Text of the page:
HBO seized the Iron Throne Tuesday when the TV academy handed out its annual Emmy nominations.
The premium cable channel walked away with a whopping 137 nods, largely due to the overwhelming love for “Game of Thrones,” whose controversial final season received a record 32 nominations, the most for any series — ever. The producers were not penalized for their sloppiness — that stray Starbucks coffee cup left on the set, for example, or that large sections of “The Battle of Winterfell” that could not be seen by the human eye. Some noms, in particular the writing of the series finale, seemed outrageous. Ten of its actors — even the mediocre ones, like Emilia Clarke and Kit Harington — were nominated, which seems excessive. The only entity from the show not nominated was Drogon, the dragon who carried off Daenerys’ dead body in the finale.
What can I say? When the academy loves you, they stalk you.
I could carp that continued nominations for shows that never win such as “Better Call Saul” irk me, but it’s not going to win against the “Throne.” Nothing is. If there’s an open bar at the theater where the Emmys are given out, that’s where you’ll find its competition.
HBO did not score the most nominations for a comedy series. That distinction went to last year’s winner, “The Marvelous Mrs. Maisel,” which was given 20 this year, including one for star Rachel Brosnahan as Outstanding Actress in a Comedy Series.
But the real reason to get excited about the comedy category is to celebrate the inclusion of “Schitt’s Creek,” the Pop satire whose stars, Eugene Levy and Catherine O’Hara, might be the funniest people on the planet, and Amazon’s “Fleabag.” This idiosyncratic British comedy has been under the awards radar for a while, but this is the year Hollywood finally caught up with its clever creator Phoebe Waller Bridge — who has been given the gird-your-loins task of saving the latest James Bond script — and her nutty cast, which includes her fellow nominees, Oscar winner Olivia Colman and the deadpan Sian Clifford, who plays Fleabag’s miserable sister Claire.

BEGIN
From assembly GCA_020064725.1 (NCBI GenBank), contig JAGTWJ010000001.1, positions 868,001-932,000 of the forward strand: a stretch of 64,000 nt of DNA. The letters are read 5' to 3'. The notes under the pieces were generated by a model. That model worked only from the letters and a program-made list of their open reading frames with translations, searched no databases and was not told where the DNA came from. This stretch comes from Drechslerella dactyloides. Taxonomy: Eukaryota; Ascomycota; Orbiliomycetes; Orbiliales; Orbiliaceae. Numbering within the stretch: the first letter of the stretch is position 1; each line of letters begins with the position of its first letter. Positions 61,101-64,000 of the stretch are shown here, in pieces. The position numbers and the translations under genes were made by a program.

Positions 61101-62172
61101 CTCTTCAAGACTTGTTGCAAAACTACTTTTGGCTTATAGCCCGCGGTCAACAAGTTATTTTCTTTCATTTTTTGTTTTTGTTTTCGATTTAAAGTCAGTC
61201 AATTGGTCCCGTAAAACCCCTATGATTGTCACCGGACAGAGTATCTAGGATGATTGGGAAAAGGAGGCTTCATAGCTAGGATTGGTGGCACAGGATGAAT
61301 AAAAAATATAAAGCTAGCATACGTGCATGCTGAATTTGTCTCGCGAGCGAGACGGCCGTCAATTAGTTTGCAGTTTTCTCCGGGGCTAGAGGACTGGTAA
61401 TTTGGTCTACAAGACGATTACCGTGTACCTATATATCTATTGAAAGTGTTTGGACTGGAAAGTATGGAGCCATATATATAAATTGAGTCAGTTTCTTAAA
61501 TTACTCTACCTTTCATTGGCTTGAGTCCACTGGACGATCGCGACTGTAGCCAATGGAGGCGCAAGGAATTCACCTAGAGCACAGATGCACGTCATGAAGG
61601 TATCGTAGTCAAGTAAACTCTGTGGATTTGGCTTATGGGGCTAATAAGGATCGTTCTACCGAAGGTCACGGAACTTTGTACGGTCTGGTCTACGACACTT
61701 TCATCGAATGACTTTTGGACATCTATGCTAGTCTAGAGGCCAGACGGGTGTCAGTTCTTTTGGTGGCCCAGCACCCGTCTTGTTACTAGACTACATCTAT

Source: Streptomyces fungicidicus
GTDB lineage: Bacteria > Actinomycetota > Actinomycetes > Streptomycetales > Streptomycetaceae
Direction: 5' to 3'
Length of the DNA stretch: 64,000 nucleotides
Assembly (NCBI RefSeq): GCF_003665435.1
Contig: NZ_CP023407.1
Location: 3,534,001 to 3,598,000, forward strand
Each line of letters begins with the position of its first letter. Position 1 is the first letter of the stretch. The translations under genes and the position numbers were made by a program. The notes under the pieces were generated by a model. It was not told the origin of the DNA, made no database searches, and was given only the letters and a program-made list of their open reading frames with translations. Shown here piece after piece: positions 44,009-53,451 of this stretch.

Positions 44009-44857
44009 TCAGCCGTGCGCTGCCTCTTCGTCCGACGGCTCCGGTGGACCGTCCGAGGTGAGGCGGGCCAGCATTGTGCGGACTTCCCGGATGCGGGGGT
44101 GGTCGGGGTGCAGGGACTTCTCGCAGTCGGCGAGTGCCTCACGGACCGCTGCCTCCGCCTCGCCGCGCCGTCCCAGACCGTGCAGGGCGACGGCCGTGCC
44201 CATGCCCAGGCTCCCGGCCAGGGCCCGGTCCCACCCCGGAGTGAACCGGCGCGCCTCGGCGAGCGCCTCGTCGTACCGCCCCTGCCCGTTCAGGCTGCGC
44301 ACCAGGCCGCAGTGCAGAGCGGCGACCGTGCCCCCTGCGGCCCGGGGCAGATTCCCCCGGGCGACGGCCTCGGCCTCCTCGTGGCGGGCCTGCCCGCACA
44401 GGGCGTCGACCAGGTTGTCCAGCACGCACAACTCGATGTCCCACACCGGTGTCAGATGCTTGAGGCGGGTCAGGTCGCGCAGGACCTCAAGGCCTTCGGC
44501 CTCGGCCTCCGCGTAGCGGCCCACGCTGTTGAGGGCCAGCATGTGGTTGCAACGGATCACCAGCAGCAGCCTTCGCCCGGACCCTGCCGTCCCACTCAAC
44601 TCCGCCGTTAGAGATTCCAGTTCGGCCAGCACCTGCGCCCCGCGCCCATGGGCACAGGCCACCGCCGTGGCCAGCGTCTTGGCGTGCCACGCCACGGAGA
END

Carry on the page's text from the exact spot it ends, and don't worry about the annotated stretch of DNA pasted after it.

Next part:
Mystifyingly, the academy left out Andrew Scott, who stole the entire season as the Hot Priest. By the time they figure out what they did wrong, Scott will win an Olivier award for the Old Vic revival of “Present Laughter.”
There were so many cool choices among the nominees that one doesn’t have to be embarrassed about watching the actual ceremony in September. Patricia Arquette, one of the last real actresses left in Hollywood, turned in not one but two gutsy performances, in Showtime’s “Escape at Dannemora,” for which she has already won several awards, and Hulu’s “The Act” and was recognized for both.
Sixteen of the 117 nominations that Netflix picked up went to “When They See Us,” the explosive Ava DuVernay limited series about the trial of Central Park Five and its shameful aftermath. Eight members of its powerful cast, including stars Jharrel Jerome and Niecy Nash of TNT’s “Claws,” received nominations, and makes this show a serious contender. Jerome’s devastating courtroom scene as Korey Wise is cross-examined by prosecutor Elizabeth Lederer (Vera Farmiga), could steal the whole thing.
HBO’s excellent and bleak “Chernobyl” also received a boatload of nominations, 19, for its grave examination of the 1986 nuclear disaster and what the Soviet government did to protect its citizens: almost nothing. Beloved character actor Jared Harris was the heart and soul of this unstinting production and his nomination as Outstanding Actor in a Limited Series was well deserved.
While fame-craven West Coast awards watchers were betting on George Clooney’s tepid “Catch-22” to scoop up some nominations, the television academy gained my respect by staying away. And we’ve all managed to get through the workday even though Julia Roberts was not nominated for the Amazon series “Homecoming.’” I’m not fond in general of film stars slumming in TV projects because their Hollywood wattage has dimmed. Any number of well-known actresses from television could have played her part just as well as she did, if not better.
The unsung Mandy Moore was finally nominated for her work on “This Is Us,” helping NBC secure third place with 58 overall nominations. Another smart move: nominating Jodie Comer for the award she should have won last year for “Killing Eve.” Theater actor Ben Whishaw won a Golden Globe for his courtroom monologue in “A Very British Scandal.” It was a great year too for Joey King of “The Act” and Billy Porter on “Pose” and their nominations gave hope that maybe the members of the academy have finally stopped nominating their friends and took the time to watch the shows.
I could quibble about Golden Globe winner Richard Madden being overlooked for “Bodyguard,” but I suspect that Robb Stark has a greater destiny awaiting him.
Author: Robert Rorke